Grafton branches out with artisan line - WCAX.COM Local Vermont News, Weather and Sports-

Grafton branches out with artisan line

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Nestled in Southern Vermont, historic Grafton Village has aged to perfection, just like the cheese that is still made here, a tradition since 1892.

But Grafton Village Cheese almost failed, along with the town in the 1960's. That's when the Windham Foundation bought the business, along with the historic Grafton Inn.

"When the foundation founded the cheese company, the village was 100 people and falling down and now the village is a vibrant place with population of about 600 people," said the Windham Foundation's Bob Allen.

Any profits from Grafton Village Cheese go towards creating jobs in rural communities. "I think it's a real incentive to buy," Allen said.

All of Grafton Village Cheeses are hand made with raw milk -- aged cheddars have always been their specialty.

"We don't do any separating or standardizing of our milk, so the farm's milk changes and the cheese changes from make to make, and we need the cheese makers to recognize that -- it's not just standardized milk and push a button," said Grafton Cheese's Dane Huebner.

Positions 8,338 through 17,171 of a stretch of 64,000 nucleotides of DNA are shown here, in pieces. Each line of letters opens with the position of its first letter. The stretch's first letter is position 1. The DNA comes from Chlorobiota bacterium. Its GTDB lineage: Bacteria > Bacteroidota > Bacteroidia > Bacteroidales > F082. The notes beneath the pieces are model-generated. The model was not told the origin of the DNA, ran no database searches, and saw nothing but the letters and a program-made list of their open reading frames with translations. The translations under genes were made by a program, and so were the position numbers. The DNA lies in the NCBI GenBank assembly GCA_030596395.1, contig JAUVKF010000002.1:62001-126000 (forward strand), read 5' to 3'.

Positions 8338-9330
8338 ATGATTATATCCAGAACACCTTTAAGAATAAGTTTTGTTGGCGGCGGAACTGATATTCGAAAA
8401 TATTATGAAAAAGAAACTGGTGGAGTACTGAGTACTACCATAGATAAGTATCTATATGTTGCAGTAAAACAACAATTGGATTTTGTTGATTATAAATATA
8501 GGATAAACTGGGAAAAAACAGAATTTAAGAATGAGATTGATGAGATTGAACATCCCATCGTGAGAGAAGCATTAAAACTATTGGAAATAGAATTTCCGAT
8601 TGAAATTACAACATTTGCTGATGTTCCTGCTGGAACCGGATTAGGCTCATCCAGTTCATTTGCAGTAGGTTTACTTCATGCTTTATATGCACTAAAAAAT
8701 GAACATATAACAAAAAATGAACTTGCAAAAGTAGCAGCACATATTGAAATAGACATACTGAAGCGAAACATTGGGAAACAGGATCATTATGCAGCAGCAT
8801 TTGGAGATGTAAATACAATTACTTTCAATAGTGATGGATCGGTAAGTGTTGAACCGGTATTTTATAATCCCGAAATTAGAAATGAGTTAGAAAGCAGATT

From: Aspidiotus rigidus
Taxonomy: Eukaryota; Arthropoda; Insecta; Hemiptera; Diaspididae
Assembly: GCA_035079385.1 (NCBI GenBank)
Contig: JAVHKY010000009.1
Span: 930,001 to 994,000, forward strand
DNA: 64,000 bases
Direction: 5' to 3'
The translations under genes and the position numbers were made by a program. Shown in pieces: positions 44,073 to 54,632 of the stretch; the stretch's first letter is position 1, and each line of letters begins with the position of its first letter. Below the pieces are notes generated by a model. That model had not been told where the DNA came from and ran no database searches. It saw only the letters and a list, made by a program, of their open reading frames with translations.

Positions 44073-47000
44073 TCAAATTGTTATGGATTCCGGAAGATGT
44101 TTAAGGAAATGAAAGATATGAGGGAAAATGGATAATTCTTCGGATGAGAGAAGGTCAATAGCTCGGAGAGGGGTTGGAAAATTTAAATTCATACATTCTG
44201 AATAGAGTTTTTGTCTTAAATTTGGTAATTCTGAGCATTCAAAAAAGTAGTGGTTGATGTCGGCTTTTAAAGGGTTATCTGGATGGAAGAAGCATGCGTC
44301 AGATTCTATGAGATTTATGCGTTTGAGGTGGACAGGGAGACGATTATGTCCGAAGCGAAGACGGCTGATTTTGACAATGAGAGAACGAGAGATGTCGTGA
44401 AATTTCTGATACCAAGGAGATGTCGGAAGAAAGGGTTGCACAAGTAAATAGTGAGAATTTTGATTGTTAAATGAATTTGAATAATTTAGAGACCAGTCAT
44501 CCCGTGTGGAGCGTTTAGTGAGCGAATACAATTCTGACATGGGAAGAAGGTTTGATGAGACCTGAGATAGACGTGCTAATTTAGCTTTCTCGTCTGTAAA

Grafton Village Cheese is the second largest cheese operation in Vermont, next to Cabot, and it hit 8-million dollars in sales last year. The cheese maker also has a plant in Brattleboro. Although Grafton Village specializes in aged cheddar, consumer tastes are branching out and so is this business.

They are now producing 10 artisan cheeses -- part of the "Cave-Aged" line.
"The cave-aged are cheeses aged in the open air so they're allowed to breath and the flavors are allowed to concentrate," Huebner said.

By changing the temperature, humidity and mold levels in the caves, or aging rooms, Grafton can make unique variates.

One of their newest cheeses, Leyden, won Silver Finalist for Outstanding Cheese in the 2012 sofi Award for the Specialty Food Trade, Inc.  The cheese is a hybrid between cheddar and gouda and is spiced with cumin.  "It's a traditional Dutch cheese from Holland, but ours is made in Vermont," Huebner said.

"Vermont is all about quality. In the cheese business it's about small family farms, not large farms you see in the Midwest," Bob Allen said.

And even with the new types of cheeses, Grafton Village Cheese is sticking to its made in Vermont roots.

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